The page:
And we all said, "AMEN!"

Love IS the command of the Great Spirit -- of the God who created us, redeemed us and sustains us. Love IS the circle that gathers us together -- that transcends culture and conflict, dogma and doctrine -- if we let it. Robert Shahan, the Episcopal Bishop of Arizona said recently: "Faith is what you are willing to die for. Dogma is what you are willing to kill for." I thought of that at one point during that wonderful liturgy of celebration and blessing -- as we prayed from the New Zealand Prayerbook, sang from the Episcopal Hymnal and read from the wisdom of the Cherokee. I looked around the room -- a circle of those whose lives were closely linked by love -- of God and of each other -- and I thought "this is it -- this is ... for all too brief a moment ... 'thy kingdom on earth as it is in heaven.'" He died to give us this faith to live for -- not to leave us with dogma to fight over.

This is my commandment; that you love one another. Not "this is my commandment -- that you agree with each other." Not "this is my commandment -- that you understand everything. But that you love one another.

Jesus was running out of time in Jerusalem as he spoke these words to the disciples and the lectionary is running out of Easter Season as it speaks those words to us today. The Great 50 Days of Easter are about done -- this is the Sixth Sunday of Easter -- next week is Ascension Sunday and then Pentecost. And the lessons will shift from stories of those who experienced the newly risen Lord to those who responded to that experience by going out to tell -- to evangelize -- others. It is appropriate that our attention should turn in that direction ... remember what the rector preached during Lent?

Lent isn't the time to change the world -- it's the time to look inward -- to work on those things in US that need changed. Easter and Pentecost -- THAT'S when we go out to change the world. It's time to get going -- and what better marching orders could we have than those Jesus gives us today: This is my commandment; that you love one another. But wait a minute Of course we love one another ... we're Christians, aren't we? Doesn't it go without saying? Again, I'm reminded of a song ... the one from "My Fair Lady" where Eliza Doolittle sings in frustration "Don't talk of love ... SHOW ME!" There's a world full of Eliza Doolittles out there just waiting for the Church to BE the Church -- to "Show them" that we mean what we say -- that we practice what we preach -- that we do, indeed, love one another: even in our disagreements.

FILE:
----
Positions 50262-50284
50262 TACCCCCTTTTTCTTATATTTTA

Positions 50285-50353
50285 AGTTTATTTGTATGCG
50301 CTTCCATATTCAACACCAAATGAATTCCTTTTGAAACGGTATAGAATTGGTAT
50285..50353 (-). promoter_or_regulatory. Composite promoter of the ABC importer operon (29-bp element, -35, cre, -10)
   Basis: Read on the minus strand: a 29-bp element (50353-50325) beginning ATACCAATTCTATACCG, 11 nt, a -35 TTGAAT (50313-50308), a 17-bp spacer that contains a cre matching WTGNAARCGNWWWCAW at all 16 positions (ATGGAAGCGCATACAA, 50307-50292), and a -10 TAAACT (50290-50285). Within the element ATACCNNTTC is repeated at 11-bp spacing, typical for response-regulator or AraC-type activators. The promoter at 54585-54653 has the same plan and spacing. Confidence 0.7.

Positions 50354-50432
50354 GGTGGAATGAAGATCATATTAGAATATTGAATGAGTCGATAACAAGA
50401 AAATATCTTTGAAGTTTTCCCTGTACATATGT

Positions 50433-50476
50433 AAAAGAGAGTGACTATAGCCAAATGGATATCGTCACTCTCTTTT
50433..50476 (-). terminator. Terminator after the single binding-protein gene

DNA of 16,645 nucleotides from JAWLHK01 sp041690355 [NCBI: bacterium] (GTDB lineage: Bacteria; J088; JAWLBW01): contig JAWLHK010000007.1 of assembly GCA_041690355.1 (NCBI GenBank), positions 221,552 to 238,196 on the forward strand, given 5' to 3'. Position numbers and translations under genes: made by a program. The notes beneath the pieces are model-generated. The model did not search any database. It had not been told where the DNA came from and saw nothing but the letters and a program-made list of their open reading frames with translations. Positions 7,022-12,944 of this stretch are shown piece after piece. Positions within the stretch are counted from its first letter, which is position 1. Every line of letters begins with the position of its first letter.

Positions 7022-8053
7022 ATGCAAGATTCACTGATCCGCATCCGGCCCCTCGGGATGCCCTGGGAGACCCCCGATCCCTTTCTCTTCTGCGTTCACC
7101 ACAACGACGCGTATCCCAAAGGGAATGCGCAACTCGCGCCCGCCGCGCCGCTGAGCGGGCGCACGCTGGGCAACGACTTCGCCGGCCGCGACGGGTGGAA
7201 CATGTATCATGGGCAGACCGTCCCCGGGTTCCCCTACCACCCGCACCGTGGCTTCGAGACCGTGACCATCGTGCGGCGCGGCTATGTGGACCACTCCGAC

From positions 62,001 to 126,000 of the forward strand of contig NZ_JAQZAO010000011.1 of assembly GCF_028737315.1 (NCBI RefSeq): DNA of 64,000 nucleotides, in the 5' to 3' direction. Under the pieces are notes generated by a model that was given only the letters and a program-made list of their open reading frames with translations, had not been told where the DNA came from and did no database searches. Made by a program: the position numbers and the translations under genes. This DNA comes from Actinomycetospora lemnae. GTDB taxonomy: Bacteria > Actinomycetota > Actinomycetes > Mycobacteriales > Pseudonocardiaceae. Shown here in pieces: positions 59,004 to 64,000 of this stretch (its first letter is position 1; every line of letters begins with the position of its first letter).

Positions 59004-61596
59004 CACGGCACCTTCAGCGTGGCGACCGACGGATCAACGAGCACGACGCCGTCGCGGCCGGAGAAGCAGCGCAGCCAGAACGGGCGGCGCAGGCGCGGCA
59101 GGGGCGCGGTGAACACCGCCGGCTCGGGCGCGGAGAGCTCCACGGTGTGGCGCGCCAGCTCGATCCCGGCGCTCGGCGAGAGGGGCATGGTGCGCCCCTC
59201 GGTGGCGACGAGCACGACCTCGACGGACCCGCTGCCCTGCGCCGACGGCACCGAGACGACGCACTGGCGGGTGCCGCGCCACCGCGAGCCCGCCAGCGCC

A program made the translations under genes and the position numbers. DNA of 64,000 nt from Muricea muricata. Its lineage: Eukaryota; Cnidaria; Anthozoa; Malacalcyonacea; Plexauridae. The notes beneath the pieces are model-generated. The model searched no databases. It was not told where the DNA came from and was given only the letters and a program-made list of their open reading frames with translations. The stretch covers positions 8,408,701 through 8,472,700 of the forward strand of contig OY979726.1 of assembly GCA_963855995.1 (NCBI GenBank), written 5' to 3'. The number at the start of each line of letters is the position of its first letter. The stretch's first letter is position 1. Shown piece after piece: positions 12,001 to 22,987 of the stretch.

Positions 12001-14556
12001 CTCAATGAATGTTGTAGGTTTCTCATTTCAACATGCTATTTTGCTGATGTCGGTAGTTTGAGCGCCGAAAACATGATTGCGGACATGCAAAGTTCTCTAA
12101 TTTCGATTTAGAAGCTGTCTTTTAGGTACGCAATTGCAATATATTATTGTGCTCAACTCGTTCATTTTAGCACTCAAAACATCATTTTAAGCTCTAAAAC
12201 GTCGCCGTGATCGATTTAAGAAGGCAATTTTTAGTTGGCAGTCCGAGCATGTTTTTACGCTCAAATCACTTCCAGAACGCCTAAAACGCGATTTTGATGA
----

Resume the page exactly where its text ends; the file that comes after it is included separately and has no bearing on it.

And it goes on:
How good a job are we doing at that part? Better all the time. I tell you, I have never been prouder to be a member of this church than I am today: never been more convinced that the Spirit is moving in ways we could never have dared asked for or imagined; never been more grateful that my journey led me to St. Peter's, San Pedro ... or for the opportunity to be in ministry with this rector and this vestry and this congregation.